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Rosencrantz and Guildenstern: Not Your Average Elizabeth Parody

Rosenwho and Guildenwhat?
TheatreZone
Rosenwho and Guildenwhat?

Imagine a world in which you are unwillingly thrust into odd situations where you are required to make judgments based on nothing but memory, instinct, and speculation – where you must wait for events to unfold themselves and reveal to you your next course of action. Sound familiar? Well, it should: it’s called life.

Inside the hole-in-the-wall Chelsea Theatre Works, located in Chelsea, oddly enough, TheatreZone is now showing their production of Tom Stoppard’s Rosencrantz and Guildenstern Are Dead. The play deals with the plot of Shakespeare’s Hamlet…sort of. Essentially, it is a retelling of Hamlet, but from the point of view of the Elizabethan tragedy’s two most insignificant characters: Rosencrantz and Guildenstern, Hamlet’s friends from school. These two bumbling but loveable German students (speaking in perfect English, naturally) gradually make their way to Hamlet’s castle in Denmark where they are forced by Hamlet’s uncle, the king, to discover what’s making the melancholy Dane so gosh darned melancholy in the first place. Then they are sent with Hamlet to England, where through a series of unfortunate events they…well, the title pretty much gives away the ending.

During their adventures, Rosencrantz and Guildenstern, played by Stephen Libby and Jason Dionne-or is it Jason Dionne and Stephen Libby? Honestly, I don’t know which one is Rosencrantz and which one is Guildenstern, and the pamphlet only listed that Rosencrantz was played by Stephen Libby and Guildenstern by Jason Dionne, but I had a hard time figuring out who was who. In fact, I don’t even know now, and neither do the two characters, which is part of the charm of this play. Anyways, Rosencrantz and Guildenstern, or Guildenstern and Rosencrantz, are well aware that they are minor players in the events in which they are involved, a concept offset by a sexually ambiguous troupe of actors-turned-prostitutes who, with their bawdy gesturing and crude home-spun logic, underscore the futility of all the foolish assumptions and philosophic questions posed by Rosencrantz and Guildenstern.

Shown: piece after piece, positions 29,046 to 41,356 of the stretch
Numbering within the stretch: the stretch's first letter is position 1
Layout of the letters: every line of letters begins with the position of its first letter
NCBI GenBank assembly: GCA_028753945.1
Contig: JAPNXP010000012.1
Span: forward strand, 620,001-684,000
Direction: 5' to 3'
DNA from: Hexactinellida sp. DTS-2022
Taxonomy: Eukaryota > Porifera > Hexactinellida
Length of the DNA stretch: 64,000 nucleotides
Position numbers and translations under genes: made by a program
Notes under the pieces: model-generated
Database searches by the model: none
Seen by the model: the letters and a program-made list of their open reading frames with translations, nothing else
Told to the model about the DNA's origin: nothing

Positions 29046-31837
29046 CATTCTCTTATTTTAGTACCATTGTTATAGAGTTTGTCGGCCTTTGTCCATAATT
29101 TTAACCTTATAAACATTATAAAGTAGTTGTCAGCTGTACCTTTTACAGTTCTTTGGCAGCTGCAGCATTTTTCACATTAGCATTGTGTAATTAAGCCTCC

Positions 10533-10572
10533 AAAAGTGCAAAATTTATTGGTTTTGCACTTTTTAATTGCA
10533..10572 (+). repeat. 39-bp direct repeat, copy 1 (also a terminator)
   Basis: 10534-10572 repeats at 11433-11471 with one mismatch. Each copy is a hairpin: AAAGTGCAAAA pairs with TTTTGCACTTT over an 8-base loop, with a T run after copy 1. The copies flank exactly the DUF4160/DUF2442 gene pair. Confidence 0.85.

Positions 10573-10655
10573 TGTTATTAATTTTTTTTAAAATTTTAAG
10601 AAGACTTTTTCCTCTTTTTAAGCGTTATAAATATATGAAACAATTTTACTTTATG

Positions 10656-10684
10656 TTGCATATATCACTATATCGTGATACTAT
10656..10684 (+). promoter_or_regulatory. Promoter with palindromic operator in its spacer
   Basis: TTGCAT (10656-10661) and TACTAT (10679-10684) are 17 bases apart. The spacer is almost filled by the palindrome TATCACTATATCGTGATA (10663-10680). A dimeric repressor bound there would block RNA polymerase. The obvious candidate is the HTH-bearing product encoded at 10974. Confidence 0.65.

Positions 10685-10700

But despite their best efforts to exert some sort of control over the situation that they have stumbled into, Rosencrantz and Guildenstern never have any real affect on the larger situation taking place around them (The Tragedy of Hamlet) but instead can only influence, micromanage even, their own immediate personal situation, a small movement inside of a much larger movement, as Rosencrantz or Guildenstern elegantly spoke towards the play’s finale. Through a metaphorical insinuation, Stoppard (with a little help from Waiting For Godot) attempts to show, through the absurdity of Rosencrantz and Guildenstern’s situation, the ridiculousness of the human condition in general. Or you know, whatever. Did I mention it’s a comedy?

But a good script ain’t nothin’ without good actors to do it justice, and the thespians over at TheatreZone do just that. Stephen Libby and Jason Dionne are an instant success as a comic duo, with all the chemistry of Bing Crosby and Bob Hope, except without the singing and dancing. Eve Paselltiner came about as close to stealing the show as any of the actors could with her role as the leader of the ribald troupe of players. The supporting cast was flawless as anything I’d ever seen and there was not a dull one in the bunch.

If you’re looking for a laugh-out-loud saucy evening at the theatre then I would highly recommend that you head over to Chelsea Theatre Works and take in a performance of Rosencrantz and Guildenstern Are Dead.

Rosencrantz and Guildenstern Are Dead runs through March 12. Tickets are $18 at the door, $15 in advance or on Thursdays tickets are $12 at the door, $10 in advance. Call 617/887-2336 or go to www.theatrezone.org for more info.